By way of example, FIG. 8A illustrates an example of interferometric data 402 (height (Z) versus intensity) for a single pixel in a via and FIG. 8B illustrates the height and signal strength data 404 that may be generated from the interferometric data 402. As can be seen in the height and signal strength data 404, more than one peak may be present in the height and signal strength data 404. In the present example, peak 406 is, in fact, near the true height of the pixel, while peaks 408, 410, and 412 are not near the true height of the pixel. Moreover, peaks 410 and 412 may have greater signal strength than the correct peak 406. Thus, reliance on only the signal strength to determine the height of the pixel will produce an incorrect height value for the pixel.

In the refinement process 230, a statistical property of the height and signal strength data is determined. For example, an average height (Ave. Z) may be determined using the height and signal strength data for a plurality of pixels. In one implementation, the statistical property, such as average height may be modeled. In another implementation, the average height may be determined by summing the height and signal strength data for a plurality of pixels. In the height and signal strength data for each pixel, a peak (e.g., peak 406 in FIG. 8B) will be present near the average height. Other peaks may be present in the height and signal strength data for each pixel (e.g., peaks 408, 410 and 412 in FIG. 8B), but these other peaks will be at different heights from one pixel to the next. Consequently, a summation of the height and signal strength data for a plurality of pixels will result in a large peak that identifies the average height (Ave. Z) for the via. Additional or alternative statistical properties, such as the minimum height (Min. Z) and maximum height (Max Z), may be used in a similar or different manner.

The peaks 408, 410, and 412 are not near the average height (e.g., not within the minimum or maximum height of the via) and thus, peaks 408, 410, and 412 may be considered noise (or the result of noise in the interferometric data 402). With the desired statistical property determined, noise in the height and signal strength data may be removed, e.g., using a confidence window. FIG. 9A, by way of example, illustrates a confidence window 420 that has a boxcar function. The width of the confidence window 420 may be, e.g., a predetermined fixed width or may be determined based on the statistical properties of the height and signal strength data from the plurality of pixels, such as the minimum and maximum height or a width may be set to 3 sigma by fitting a smooth confidence function to a Gaussian shape. FIG. 9B illustrates another implementation of a confidence window 422 with a smoothly varying function, e.g., a normal distribution, again which may be predetermined or based on statistical properties of the height and signal strength data from the plurality of pixels. The confidence window may be based on other functions, such as a triangle function, or, e.g., a distribution that reflects an expected curvature of the bottom surface (which would affect the height distribution). Other functions may be used for the confidence window as will be readily apparent to those of ordinary skill in the art in light of the present disclosure. The noise in the height and signal strength data for the via is removed by producing a convolution of the confidence window with the height and signal strength data for the via based on the statistical property. For example, a confidence window centered on the average height (or located from the minimum height to maximum height, etc.) may be convolved with either the interferometric data 402 or the height and signal strength data 404 for the via. Thus, in one implementation, the confidence window may be convolved with the interferometric data to produce refined interferometric data. FIG. 10A, for example, illustrates the interferometric data 402 from FIG. 8A convolved with a confidence window having a boxcar function, to produce refined interferometric data 403. The refined height and signal strength data 405, illustrated in FIG. 10B for the via may then be generated from the refined interferometric data 403, and as illustrated the peak 406 remains, while the noise (peaks 408, 410, and 412 are removed). Alternatively, the confidence window may be convolved with the height and signal strength data 404 to produce the refined height and signal strength data 405 directly, and thus, the step of removing noise in height and signal strength data 234 and generating refined height and signal strength data 236 in FIG. 5 may be performed simultaneously.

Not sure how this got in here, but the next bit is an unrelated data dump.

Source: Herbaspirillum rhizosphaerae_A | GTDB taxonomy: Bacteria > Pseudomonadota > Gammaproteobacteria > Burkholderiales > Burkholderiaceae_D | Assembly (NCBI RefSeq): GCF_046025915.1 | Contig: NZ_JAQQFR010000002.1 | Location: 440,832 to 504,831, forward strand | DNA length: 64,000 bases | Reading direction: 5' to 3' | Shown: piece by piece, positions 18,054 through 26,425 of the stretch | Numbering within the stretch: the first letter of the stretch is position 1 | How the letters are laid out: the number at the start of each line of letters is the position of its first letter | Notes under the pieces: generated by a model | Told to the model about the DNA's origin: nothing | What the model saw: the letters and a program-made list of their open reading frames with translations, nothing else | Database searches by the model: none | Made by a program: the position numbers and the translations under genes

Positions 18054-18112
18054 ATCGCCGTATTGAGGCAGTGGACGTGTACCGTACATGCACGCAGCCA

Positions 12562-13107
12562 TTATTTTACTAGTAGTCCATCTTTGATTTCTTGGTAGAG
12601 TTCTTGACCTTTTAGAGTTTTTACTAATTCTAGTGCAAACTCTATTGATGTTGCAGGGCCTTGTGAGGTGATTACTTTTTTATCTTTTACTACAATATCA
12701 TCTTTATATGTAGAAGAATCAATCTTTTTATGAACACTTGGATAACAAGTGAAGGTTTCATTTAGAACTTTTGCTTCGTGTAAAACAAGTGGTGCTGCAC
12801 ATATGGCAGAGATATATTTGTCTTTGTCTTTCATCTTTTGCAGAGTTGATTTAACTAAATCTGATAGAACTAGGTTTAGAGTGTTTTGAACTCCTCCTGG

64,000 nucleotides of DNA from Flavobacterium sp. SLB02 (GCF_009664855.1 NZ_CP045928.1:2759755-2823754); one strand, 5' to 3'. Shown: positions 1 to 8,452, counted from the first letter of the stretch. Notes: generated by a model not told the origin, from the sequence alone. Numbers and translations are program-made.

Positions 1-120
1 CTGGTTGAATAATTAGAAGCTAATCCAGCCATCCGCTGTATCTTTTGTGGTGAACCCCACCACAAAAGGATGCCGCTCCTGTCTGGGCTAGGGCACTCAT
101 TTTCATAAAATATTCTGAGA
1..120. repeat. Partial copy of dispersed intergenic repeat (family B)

As illustrated in FIG. 5, if desired, multiple iterations of the refinement process may be performed. Thus, the statistical properties of the height and signal strength data may be determined and the refined height and signal strength data generated until no further improvements are obtained or for a set number of iterations.